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Create your own talent: build developers from nontech employees

September 09, 2022

While seeking to fill tech-related roles by shifting talent from your existing tech teams, it can also be incredibly beneficial to expand that search across your entire organization. Just because someone lacks the educational background to step in as a senior developer instantly doesn’t mean they can’t be upskilled to quickly contribute. As tech fluency continues to grow in importance across organizations, it’s likely you have talented employees seeking to make a career change right now. 

Kristen Foster-Marks, a Senior Software Engineer, has a nontech to tech journey that led to her role at Pluralsight. Kristen’s journey started in academia and, while her initial interest was partially motivated by the potential of an improved financial situation, it blossomed into an extremely fulfilling career. Kristen was a professor at a university when she decided to make the change with the knowledge that, to move any further in her teaching career would require yet another degree.

We asked Kristen about her experience that started with a bootcamp and eventually led to her current position at Pluralsight.


What was your journey from academia to the tech world? Were there moments that pushed you to keep going?

Through my faculty study privilege at the college I was teaching at, I could take one class every semester for free. I selected a web development course that focused on the basics of HTML and CSS. There’s this instant gratification that helps you keep going in coding because I could open up a code editor and make something happen in my web browser. There is a wonderful satisfaction from seeing the direct result of your work so quickly. That quick feedback loop is like dopamine for your brain.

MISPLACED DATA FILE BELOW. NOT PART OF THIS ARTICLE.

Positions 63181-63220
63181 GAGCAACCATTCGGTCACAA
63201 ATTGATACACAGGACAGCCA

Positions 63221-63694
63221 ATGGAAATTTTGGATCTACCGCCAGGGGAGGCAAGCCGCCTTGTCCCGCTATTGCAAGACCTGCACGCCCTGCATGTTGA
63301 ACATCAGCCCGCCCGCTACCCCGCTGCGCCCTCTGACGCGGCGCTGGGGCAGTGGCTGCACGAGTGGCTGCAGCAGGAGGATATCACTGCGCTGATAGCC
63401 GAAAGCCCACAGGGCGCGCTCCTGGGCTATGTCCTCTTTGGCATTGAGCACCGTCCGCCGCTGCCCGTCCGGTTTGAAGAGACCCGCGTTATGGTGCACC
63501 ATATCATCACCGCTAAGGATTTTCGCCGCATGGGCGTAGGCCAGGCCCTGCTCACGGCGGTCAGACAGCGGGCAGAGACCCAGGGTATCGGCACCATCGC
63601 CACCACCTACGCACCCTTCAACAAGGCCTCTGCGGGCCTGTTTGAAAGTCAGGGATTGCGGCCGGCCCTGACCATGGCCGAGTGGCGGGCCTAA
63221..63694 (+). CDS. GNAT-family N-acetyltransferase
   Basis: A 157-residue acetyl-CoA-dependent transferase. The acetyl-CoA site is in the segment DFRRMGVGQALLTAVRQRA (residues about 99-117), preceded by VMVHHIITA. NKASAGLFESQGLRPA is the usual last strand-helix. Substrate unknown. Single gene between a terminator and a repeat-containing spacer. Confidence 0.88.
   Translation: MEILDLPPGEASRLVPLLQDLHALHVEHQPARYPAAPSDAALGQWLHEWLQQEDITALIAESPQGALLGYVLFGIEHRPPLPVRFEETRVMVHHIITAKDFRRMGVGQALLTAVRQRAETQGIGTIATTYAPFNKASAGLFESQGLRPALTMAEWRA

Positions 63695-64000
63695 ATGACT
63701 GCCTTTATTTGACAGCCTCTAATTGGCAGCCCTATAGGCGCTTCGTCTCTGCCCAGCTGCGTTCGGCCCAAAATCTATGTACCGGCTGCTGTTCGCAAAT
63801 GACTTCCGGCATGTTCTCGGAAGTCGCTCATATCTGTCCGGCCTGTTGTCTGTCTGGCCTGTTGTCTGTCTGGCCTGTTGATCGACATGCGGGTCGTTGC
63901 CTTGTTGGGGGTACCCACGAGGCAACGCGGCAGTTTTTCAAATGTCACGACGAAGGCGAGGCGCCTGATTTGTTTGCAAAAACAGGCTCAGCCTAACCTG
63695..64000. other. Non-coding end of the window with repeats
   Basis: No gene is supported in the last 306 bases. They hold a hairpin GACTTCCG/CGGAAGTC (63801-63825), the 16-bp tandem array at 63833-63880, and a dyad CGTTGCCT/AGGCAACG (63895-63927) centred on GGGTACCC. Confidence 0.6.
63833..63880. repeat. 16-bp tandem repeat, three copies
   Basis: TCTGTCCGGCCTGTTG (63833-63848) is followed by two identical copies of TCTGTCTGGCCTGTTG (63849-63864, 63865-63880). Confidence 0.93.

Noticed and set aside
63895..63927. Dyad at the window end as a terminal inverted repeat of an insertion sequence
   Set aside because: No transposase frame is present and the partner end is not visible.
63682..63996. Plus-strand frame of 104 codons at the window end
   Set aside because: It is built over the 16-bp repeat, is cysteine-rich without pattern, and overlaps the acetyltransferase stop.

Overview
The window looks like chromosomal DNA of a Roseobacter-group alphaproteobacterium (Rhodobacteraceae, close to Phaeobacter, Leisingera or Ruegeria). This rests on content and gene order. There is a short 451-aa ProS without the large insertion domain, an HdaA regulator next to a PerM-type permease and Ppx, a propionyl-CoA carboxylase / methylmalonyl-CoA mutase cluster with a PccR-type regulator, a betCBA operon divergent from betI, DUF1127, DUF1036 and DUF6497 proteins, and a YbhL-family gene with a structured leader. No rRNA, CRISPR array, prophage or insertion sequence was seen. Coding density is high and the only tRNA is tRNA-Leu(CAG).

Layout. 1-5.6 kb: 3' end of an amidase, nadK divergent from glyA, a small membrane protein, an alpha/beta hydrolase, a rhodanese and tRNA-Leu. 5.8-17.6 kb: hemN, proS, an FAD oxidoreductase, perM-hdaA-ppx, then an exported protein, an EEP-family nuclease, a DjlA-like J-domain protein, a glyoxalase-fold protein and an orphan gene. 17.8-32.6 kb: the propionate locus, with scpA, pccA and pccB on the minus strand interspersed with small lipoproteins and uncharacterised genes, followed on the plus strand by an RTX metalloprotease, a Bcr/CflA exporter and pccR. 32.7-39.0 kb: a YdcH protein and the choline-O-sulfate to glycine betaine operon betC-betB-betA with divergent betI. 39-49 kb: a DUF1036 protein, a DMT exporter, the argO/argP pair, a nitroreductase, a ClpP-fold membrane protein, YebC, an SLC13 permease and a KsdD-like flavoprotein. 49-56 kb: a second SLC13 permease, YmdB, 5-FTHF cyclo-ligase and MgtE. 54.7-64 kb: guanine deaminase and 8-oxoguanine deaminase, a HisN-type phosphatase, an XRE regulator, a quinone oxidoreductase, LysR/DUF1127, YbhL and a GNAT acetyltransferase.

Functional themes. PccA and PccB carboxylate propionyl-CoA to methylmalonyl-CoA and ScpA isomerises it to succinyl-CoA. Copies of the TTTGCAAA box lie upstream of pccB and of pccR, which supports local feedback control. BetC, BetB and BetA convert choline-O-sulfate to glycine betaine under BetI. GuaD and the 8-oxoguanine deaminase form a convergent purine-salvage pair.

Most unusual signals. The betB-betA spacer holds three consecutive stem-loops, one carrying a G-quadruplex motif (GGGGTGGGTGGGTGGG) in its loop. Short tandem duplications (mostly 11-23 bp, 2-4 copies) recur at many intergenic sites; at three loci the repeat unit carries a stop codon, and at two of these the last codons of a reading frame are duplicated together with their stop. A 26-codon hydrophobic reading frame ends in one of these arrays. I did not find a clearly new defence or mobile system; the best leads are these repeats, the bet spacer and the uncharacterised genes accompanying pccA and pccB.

I can remember the first web pages I made in that class and they were so rough and rudimentary and then you go to a website that is clean with a flawless user experience and you gain a whole new level of understanding and respect for how those are built.

After that course, I studied for about a month before signing up for a coding bootcamp. I specifically signed up for a cohort that was starting in several months so I could give myself a runway to keep studying. My partner is in tech so I had an in-home mentor but the main thing he taught me was how to properly use Google. It sounds silly but search engines are so powerful because of the magnanimous nature of the engineering community.

I can Google a specific error message and instantly get hits from online forums, open source tools, or courses from tools like Pluralsight where I can get instant answers. This gets back to that instant feedback loop. Software engineering can be hard but you can get lightning fast feedback so you can fail fast and correct things even faster.


What did your timeline look like from the bootcamp to employment?